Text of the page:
album review: cutting room floor, you shouldn’t be here
I saw Cutting Room Floor for the first time in a co-op basement in rural Ohio. That night I held hands with three different people, sat in the dark in a dried food cellar thinking sad thoughts, gave a gift, and had a giggly walk into the humid night. I arrived home with three new bruises and had the deep urge to drive fast enough to blur the cornfields into a different colour.
As this three-piece band finishes their summer tour throughout the United States, I think about all of the nights in which their music has made a captivated audience experience the range of hand-holds and sad thoughts and fast drives. I feel annoyed at all the obligations that keep me from following their tour and music, which would be nights worth chasing and living again. In purchasing their album, You Shouldn’t Be Here, I now have a pocket-sized punk show, which feeds into a range of emotions and experiences almost as powerful as seeing them live.
Cutting Room Floor is an emerging queer, feminist trio based in northeast Ohio, which plays with influences from punk, pop and folk music. Their newly released album You Shouldn’t Be Here showcases shouting, harmonies, story-time, and words for jumping up and down. It gives us songs to live to – I lived an evening in which I felt all the feelings. It is a naked, mirror singing soundtrack. This album supplies words and stories that validate the screaming feeling in my belly as a survivor and a feminist.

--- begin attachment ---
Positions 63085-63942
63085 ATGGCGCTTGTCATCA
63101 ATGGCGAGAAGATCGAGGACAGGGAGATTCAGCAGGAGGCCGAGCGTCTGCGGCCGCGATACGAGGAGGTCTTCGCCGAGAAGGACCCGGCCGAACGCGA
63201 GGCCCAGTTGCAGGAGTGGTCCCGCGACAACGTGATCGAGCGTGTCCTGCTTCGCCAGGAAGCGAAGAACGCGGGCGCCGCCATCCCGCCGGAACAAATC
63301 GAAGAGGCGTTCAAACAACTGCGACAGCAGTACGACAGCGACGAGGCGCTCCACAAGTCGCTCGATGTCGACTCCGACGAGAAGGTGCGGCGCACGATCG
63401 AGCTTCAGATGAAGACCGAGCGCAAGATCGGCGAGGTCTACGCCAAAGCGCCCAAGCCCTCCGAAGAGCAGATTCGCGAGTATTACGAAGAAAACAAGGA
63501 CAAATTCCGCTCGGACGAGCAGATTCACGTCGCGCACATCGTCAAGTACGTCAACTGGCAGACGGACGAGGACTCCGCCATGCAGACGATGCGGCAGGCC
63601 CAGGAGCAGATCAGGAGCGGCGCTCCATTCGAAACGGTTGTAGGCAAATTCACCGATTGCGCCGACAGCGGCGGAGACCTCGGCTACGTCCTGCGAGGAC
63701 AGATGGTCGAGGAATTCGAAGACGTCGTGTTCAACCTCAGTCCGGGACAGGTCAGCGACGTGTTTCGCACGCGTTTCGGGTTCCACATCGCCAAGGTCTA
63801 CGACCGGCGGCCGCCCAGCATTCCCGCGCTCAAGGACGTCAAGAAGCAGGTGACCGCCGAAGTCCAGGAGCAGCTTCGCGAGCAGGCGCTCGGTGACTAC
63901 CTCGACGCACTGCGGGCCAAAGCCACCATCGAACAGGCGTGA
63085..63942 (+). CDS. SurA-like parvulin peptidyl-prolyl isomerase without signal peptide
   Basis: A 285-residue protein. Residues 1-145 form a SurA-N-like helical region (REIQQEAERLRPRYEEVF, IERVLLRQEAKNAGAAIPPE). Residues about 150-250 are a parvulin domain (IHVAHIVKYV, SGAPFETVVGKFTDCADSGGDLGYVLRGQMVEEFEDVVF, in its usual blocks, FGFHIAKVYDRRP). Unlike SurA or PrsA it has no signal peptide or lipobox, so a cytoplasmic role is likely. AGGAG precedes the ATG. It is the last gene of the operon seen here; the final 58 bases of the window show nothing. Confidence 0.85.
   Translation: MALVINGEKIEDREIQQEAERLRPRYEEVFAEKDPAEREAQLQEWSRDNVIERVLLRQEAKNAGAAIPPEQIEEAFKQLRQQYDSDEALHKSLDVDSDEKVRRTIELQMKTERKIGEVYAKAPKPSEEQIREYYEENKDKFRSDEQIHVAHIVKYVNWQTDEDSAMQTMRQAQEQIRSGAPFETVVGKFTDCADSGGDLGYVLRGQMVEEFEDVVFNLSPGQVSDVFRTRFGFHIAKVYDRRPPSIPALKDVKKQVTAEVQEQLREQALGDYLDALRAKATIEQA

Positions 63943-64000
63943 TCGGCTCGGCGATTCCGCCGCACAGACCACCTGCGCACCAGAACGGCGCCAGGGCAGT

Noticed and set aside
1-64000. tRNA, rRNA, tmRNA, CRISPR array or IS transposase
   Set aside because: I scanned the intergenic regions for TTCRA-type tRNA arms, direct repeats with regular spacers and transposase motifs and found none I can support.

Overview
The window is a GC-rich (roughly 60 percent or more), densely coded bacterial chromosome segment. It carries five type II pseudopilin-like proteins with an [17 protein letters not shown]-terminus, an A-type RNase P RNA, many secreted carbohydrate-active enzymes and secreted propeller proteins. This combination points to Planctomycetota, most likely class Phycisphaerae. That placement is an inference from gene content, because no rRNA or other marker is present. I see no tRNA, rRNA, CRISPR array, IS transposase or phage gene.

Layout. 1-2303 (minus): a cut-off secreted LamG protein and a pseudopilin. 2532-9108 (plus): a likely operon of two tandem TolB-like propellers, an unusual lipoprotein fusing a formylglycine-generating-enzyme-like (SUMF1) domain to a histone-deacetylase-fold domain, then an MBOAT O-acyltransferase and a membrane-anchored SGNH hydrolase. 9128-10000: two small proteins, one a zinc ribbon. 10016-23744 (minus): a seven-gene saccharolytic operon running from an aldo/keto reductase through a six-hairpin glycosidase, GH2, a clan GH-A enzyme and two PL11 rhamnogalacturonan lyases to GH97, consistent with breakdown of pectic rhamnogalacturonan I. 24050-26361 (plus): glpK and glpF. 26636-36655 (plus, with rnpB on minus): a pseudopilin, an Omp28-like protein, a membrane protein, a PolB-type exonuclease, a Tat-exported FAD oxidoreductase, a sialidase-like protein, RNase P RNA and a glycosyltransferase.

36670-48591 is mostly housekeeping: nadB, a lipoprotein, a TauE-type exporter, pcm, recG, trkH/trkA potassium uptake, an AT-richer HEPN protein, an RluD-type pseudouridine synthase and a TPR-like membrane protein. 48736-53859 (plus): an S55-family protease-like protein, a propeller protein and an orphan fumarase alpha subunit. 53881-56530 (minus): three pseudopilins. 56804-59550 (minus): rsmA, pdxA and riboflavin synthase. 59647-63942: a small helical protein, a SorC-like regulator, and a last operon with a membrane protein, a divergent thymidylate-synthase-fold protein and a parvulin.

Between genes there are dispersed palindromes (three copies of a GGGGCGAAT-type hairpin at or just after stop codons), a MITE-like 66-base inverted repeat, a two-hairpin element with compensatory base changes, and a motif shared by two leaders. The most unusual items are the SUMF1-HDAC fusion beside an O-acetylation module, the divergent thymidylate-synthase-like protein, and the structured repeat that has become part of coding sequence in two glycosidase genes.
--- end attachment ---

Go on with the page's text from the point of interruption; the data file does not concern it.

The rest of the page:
It is raw and loud and makes it clear that “fuck you, i’m not getting out of my sweat pants” (The No No No). It acknowledges the range of emotions, needs, and triggers of the musicians and listeners. Songs Gaslighter and What’s Wrong With Us feel the most hard-hitting as they cocoon the moments in which our personal realities get tucked away into jokes, such as “it’s all in your head,” and “the things that men do.” The songs hit and the songs hurt, because music so rarely cuts deep into the passion and the right to feel a range of emotions in one night.
Whether you are a survivor or a feminist, have rage settled at your core, or want to blur the cornfields, I recommend this album to anyone looking to feel it fully.